In detail, Luzi (2017) defined the seismic hazard level for the municipality area of Accumoli, according to the Italian national seismic map (Montaldo et al. 2007) and the Italian building code (NTC08—CS.LL.PP. 2008), for the selection of 7 natural accelerometric timehistories to be used as seismic input for local seismic response analysis by 1D and 2D engineeringgeology numerical models.
The accelerometric records have been selected by the REXELite code (Iervolino et al. 2011) as to obtain timehistories spectrumcompatible with a target response spectrum evaluated for a Return Time of 475 years (i.e. a 10% exceedance probability within a reference time period of 50 years; obtained PGA = 0.26 g), a Eurocode 8 site ground type “A” (hard rock/rock or Vs30 ≥ 800 m/s) and ground “flat” condition (i.e., slope angle < 15°). Further seismological parameters has been set in: (1) magnitude range 5.2–6.2 M_{W} or M_{L}; (2) seismic sourcesite maximum distance 30 km; focal mechanism “normal”. The selection has been performed on the INGV ITalian ACcelerometric Archive (Luzi et al. 2008) increased with the records obtained by the temporary accelerometric network installed during the 2016–2017 Central Italy seismic sequence.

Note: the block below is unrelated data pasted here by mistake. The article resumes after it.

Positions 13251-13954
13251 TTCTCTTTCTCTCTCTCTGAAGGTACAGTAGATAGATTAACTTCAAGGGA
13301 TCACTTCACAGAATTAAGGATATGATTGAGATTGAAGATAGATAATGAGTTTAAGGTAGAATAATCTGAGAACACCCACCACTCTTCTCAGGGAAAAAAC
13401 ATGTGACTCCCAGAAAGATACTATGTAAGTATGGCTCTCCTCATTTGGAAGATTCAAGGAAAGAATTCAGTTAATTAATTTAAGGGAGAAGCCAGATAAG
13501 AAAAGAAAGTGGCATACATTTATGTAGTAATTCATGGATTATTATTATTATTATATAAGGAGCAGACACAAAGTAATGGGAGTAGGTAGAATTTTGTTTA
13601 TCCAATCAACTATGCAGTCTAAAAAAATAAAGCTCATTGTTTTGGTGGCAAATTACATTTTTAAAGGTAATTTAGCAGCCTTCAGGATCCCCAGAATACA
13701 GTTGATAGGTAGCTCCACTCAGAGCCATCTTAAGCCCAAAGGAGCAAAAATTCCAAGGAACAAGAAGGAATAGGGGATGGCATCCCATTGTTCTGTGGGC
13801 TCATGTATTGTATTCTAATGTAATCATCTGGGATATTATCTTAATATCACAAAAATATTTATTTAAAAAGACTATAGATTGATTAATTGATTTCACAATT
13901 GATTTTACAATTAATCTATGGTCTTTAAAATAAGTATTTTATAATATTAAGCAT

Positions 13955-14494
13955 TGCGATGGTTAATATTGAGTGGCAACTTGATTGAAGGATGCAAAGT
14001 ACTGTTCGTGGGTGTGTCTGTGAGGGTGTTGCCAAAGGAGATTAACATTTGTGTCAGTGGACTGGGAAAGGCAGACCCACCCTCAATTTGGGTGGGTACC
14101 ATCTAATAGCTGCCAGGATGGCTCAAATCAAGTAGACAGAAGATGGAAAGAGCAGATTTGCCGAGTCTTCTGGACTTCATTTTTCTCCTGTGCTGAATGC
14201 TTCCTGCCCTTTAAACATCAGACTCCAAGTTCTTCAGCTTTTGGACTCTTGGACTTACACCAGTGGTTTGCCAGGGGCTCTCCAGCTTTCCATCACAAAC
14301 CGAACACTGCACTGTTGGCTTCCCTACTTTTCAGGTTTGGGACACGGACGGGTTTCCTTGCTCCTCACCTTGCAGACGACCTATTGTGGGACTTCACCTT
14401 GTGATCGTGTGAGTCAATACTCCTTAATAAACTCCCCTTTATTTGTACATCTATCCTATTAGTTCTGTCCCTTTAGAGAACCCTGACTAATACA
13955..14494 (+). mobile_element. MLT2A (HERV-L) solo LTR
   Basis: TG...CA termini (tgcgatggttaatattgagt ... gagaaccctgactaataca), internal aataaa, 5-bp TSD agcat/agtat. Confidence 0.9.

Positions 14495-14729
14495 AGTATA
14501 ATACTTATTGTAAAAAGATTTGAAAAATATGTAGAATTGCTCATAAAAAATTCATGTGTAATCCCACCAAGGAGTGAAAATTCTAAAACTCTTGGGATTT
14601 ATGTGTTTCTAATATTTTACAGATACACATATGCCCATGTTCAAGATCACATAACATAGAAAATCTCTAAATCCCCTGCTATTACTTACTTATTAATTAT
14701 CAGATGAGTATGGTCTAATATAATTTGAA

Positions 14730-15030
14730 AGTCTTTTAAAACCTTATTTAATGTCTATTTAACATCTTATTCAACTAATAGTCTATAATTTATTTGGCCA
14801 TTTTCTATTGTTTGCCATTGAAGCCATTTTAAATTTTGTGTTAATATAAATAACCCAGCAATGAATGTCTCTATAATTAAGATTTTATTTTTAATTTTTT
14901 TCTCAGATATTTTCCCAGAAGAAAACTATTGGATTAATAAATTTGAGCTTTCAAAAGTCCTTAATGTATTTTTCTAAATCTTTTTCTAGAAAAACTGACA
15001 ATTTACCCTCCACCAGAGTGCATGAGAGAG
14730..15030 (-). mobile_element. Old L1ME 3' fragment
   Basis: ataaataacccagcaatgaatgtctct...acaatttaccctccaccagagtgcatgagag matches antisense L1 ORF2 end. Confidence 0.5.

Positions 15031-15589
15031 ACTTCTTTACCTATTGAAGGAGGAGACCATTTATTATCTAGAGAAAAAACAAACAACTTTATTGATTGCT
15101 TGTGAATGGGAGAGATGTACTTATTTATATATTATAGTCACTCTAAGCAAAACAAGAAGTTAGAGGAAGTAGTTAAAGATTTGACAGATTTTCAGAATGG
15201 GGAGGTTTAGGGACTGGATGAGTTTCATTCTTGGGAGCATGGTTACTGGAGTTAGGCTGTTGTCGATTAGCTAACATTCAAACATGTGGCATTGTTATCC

To increase the set of accelerograms to be used for the computation of the probability distributions of coseismic Newmark’s displacements, a further selection was performed (Martino et al. 2018) by querying additional accelerometric databases like ESMEngineering StrongMotion database release 1.0 (Luzi et al. 2016) or Japanese NIED strongmotion seismograph networks (website: http://www.kyoshin.bosai.go.jp/). The previously mentioned selection criteria are extended to: (1) a Eurocode 8 site ground type “A” and “B”, which are the most representative for the thickness as well as for the geotechnical and geophysical parameters of the deposits outcropping in the study area; (2) “freefield” or “ground” recordingsites; iii) Focal mechanism “normal” or “normaloblique”, i.e. in the rake interval − 20°/− 70° (normal leftlateral oblique); − 70°/− 110° (normal); − 110°/− 160° (normal rightlateral oblique); iv) hypocentral depth h ≤ 30 km. Additional constraints involved the selected timehistories in term of: PGA which must fulfill the condition 0.67 ≤ PGA ≤ 1.5 of local seismic hazard; Arias intensities (in base10 logarithm values) lying inside the 95% confidence interval of that computed from the selected records; shape similarity of response spectra compared to the target one, evaluated for a Return Time of 475 years, for different period intervals. Finally, the resulting timehistories are scaled to the local seismic hazard PGA, namely 0.26 g.